There are certain stories that make me ache. Stories, usually, about a person’s suffering, and their ability to accept, endure, or overcome their pain. Sometimes my whole body will flush and I’ll cry. It’s not necessarily sadness, but the entire spectrum of emotions visiting me at once. A good story of this kind hits me like a lightning bolt of human experience. Hence the ache afterwards.

Claire Schoen’s ‘Heart to Heart’ has such an effect. In a series of three 1-hour documentaries, Schoen introduces us to some of the difficult questions associated with death and end-of-life care. Part II, Children Sometimes Die, probes a topic that is so charged with pain that it is almost taboo to broach. But Schoen reminds us that even though we might not want to think about it, “sometimes children do die,” and discusses what we as a society can do to “help them on their journey.” Schoen’s careful balance between storytelling and reflection imparts this piece with both emotional and intellectual resonance.

The hour centers on Brittany, a 13 year-old girl who is living with cystic fibrosis, and Lamante, a 5 year-old boy with severe cerebral palsy and obstructive airway disease. Both are raised by their adoptive mother Dawn and both “live in the shadow of death.” Brittany is facing a decision about whether to get a lung transplant, and Lamante is having such difficulty breathing that his caregivers aren’t sure that the benefits of continued treatment outweigh the distress of his everyday life.

The story of Brittany and Lamante is interwoven with the institutional perspective of pediatric palliative care: doctors, child life specialists, and healthcare administrators from around the United States describe the challenges associated with their work. The alternation between one family’s story and the reflection about the institutional context within which their story takes place is part of what makes this such a potent documentary piece.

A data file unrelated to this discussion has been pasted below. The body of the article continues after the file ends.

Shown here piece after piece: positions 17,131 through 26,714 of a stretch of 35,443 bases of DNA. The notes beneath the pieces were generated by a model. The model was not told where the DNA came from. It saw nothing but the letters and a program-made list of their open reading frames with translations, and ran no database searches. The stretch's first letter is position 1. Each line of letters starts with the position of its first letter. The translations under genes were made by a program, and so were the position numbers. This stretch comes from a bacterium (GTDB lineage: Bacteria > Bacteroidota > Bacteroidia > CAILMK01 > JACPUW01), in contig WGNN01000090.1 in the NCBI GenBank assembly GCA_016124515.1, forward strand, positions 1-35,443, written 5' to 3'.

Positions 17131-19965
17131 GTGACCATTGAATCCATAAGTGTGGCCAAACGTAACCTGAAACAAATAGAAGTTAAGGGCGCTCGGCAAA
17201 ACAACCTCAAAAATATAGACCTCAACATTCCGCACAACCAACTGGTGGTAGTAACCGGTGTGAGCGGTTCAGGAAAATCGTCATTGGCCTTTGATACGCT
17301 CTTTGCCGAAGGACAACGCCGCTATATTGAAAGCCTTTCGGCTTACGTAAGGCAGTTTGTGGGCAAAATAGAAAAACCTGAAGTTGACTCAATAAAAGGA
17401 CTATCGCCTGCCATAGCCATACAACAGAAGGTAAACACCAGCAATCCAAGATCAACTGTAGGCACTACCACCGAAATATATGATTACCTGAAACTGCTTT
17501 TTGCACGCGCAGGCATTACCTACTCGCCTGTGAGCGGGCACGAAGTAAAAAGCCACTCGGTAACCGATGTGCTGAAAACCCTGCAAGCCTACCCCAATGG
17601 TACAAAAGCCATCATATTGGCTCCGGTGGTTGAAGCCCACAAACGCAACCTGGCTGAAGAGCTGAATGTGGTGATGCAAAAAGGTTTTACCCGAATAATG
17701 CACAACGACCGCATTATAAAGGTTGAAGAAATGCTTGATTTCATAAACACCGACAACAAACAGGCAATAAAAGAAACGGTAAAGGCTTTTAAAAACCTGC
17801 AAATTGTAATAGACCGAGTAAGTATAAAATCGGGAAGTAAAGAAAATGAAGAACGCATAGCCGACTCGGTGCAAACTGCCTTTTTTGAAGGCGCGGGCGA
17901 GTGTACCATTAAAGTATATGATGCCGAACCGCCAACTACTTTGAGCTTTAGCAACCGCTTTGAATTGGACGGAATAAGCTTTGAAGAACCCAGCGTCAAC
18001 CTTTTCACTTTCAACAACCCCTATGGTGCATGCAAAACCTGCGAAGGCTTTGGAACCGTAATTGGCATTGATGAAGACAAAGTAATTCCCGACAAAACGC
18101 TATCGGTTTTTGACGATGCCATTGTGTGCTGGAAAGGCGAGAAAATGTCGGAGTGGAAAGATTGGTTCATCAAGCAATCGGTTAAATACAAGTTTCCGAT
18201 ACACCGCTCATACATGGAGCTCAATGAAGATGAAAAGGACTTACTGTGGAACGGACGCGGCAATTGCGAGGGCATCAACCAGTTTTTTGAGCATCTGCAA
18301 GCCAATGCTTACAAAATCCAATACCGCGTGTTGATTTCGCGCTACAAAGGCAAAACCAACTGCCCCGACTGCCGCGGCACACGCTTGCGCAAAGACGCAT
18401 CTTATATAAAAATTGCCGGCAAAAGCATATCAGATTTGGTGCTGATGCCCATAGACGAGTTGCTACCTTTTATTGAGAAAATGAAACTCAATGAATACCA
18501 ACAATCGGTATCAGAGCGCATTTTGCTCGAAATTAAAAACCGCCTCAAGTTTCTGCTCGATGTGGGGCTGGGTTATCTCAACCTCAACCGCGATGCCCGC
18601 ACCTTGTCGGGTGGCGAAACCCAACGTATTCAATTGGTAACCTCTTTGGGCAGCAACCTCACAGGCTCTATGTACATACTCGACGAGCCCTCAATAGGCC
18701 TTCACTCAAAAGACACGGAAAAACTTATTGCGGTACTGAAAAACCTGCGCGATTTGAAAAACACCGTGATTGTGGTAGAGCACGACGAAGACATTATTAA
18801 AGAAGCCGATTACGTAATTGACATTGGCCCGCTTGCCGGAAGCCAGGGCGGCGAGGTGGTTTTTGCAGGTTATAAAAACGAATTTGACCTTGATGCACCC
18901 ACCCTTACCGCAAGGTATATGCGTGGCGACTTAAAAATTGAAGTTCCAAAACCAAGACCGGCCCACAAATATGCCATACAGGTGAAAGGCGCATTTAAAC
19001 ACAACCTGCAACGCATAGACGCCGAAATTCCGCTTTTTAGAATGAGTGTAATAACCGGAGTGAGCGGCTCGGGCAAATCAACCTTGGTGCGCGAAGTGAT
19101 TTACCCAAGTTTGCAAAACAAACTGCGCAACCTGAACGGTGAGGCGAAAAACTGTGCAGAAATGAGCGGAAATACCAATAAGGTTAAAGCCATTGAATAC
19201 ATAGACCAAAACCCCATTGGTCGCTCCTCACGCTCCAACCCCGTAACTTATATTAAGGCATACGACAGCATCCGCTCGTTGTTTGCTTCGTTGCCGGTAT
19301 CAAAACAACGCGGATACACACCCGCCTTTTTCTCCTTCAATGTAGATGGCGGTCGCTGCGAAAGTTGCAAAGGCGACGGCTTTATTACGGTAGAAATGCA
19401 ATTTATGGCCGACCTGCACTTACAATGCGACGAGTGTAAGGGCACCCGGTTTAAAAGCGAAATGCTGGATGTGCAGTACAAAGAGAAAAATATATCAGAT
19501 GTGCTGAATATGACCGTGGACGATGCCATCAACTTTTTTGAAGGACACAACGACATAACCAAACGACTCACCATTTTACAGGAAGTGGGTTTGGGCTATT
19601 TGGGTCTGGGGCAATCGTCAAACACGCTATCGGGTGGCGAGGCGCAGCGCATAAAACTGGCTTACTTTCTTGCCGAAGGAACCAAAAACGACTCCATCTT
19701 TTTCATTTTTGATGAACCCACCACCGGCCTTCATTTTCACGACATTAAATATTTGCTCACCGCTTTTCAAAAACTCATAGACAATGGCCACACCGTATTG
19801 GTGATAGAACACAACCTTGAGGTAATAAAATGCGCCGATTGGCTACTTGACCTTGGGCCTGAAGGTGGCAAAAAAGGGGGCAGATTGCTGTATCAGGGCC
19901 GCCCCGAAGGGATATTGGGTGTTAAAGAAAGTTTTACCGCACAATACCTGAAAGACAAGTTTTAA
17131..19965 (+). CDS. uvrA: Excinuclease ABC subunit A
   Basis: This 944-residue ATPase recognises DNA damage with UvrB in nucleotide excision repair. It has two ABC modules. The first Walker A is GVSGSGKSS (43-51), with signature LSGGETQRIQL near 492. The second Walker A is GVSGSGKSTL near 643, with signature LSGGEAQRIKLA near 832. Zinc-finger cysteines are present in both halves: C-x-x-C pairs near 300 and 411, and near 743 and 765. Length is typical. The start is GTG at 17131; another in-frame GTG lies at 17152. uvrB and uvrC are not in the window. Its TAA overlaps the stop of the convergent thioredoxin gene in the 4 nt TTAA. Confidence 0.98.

Achieving a seamless connection between specific instance and general significance can be one of the most difficult tasks in writing a radio script. In this piece, the movement between storytelling and reflection (showing and telling) occurs in 5 minute chapters. First we receive the sensory and emotional account of Brittany and Lamante, then this is balanced by the intellectual and analytical narrative of the healthcare professionals.

There is a synergy at work between the showing and telling in this story. Without the story of Brittany’s panic attacks, or Lamante’s charming smile, the larger perspective of pediatric palliative care would not have much emotional relevance. In turn, the doctor who explains that children often do not have the words to express their fear about dying lends Brittany and Lamante’s story another layer of depth.

Brittany does not let her disease define her, and she doesn’t let it prevent her from dreaming about her future. Her situation is heartbreaking and her cheerful resilience is incredible. That she should look so closely at mortality at such a young age seems unfair. But then the doctors who care for dying children on a daily basis remind us that though it is rare, a child dying is a part of life. Stories like this help us learn to confront such wrenching possibilities in a new way.

Children Sometimes Die [1 hr] Claire Schoen, Part II of III in ‘Heart to Heart’
Produced for Public Radio International, 2003